Slate Creek Road

Mazama, Washington

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After making the exhilarating trek up to Harts Pass, you will plunge into the narrow, steep-walled canyon of Slate Creek, following a road that miners, hikers and backcountry explorers have traveled since gold was discovered in the area in 1880. Relics from the late 19th and early 20th century, such as old mine sites, town sites and dilapidated structures, still dot the mountains. You will pass a number of active claims, although much of the activity today is recreational rather than entrepreneurial. The drive ends in 5.4 miles, at an old log-supported bridge over Slate Creek that the Forest Service says is no longer safe for vehicles larger than ATVs, motorcycles and mountain bikes. You can hike or ride from there for another 5 miles, to road’s end at the site of Chancellor, one of the area’s several short-lived boom towns. You can combine this trip with the drive to Slate Peak. Easy but a bit rough, on a narrow single-lane native-surface road requiring high ground clearance. It’s typically open from early July through September.
Washington Byways

DESCRIPTION FROM:

Washington Byways

by Tony Huegel (Wilderness Press)

After making the exhilarating trek up to Harts Pass, you will plunge into the narrow, steep-walled canyon of Slate Creek, following a road that miners, hikers and backcountry explorers have traveled since gold was discovered in the area in 1880. Relics from the late 19th and early 20th century, such as old mine sites, town sites and dilapidated structures, still dot the mountains. You will pass a number of active claims, although much of the activity today is recreational rather than entrepreneurial.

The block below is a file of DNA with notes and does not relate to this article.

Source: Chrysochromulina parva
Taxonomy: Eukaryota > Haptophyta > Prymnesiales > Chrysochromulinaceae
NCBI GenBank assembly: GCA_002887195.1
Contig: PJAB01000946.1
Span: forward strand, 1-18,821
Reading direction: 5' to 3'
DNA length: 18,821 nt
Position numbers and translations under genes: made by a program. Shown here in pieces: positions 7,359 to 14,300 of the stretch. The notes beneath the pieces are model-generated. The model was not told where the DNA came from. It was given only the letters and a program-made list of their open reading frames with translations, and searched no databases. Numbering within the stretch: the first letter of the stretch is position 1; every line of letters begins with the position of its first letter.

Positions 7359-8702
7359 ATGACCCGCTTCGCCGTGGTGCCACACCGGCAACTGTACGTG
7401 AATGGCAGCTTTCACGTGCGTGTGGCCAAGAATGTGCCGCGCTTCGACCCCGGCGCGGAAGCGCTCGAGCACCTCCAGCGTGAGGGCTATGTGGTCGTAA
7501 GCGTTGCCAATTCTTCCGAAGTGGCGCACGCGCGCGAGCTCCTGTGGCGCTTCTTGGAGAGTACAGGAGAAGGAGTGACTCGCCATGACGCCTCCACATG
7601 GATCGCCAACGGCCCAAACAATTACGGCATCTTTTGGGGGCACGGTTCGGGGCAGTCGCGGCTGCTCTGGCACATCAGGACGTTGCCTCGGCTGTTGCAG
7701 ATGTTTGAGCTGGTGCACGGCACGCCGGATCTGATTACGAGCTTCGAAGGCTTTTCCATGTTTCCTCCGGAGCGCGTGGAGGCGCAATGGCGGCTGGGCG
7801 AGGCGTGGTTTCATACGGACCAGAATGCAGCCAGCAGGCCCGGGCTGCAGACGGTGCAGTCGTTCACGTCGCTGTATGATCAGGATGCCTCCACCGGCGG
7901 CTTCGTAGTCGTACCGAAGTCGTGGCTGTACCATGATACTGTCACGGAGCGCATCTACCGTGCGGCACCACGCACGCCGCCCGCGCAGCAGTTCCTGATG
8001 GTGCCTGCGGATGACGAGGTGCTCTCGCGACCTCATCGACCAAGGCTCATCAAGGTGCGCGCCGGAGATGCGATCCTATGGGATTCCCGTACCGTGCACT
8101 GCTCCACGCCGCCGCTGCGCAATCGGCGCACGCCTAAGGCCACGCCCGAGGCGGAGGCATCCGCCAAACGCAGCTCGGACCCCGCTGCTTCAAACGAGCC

The drive ends in 5.4 miles, at an old log-supported bridge over Slate Creek that the Forest Service says is no longer safe for vehicles larger than ATVs, motorcycles and mountain bikes. You can hike or ride from there for another 5 miles, to road’s end at the site of Chancellor, one of the area’s several short-lived boom towns. You can combine this trip with the drive to Slate Peak. Easy but a bit rough, on a narrow single-lane native-surface road requiring high ground clearance. It’s typically open from early July through September.

©  Tony Huegel/Wilderness Press. All Rights Reserved.

Activity Type: Hiking, Off-Highway Drives
Nearby City: Mazama
Distance: 10.8
Trail Type: Out-and-back
Difficulty: Easy
Duration: 1 hour
Local Contacts: Okanogan National Forest's Methow Valley Ranger District Visitor Information Center
Local Maps: Washington Road & Recreation Atlas; Okanogan National Forest
Driving Directions: Directions to Slate Creek Road

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Apr 2018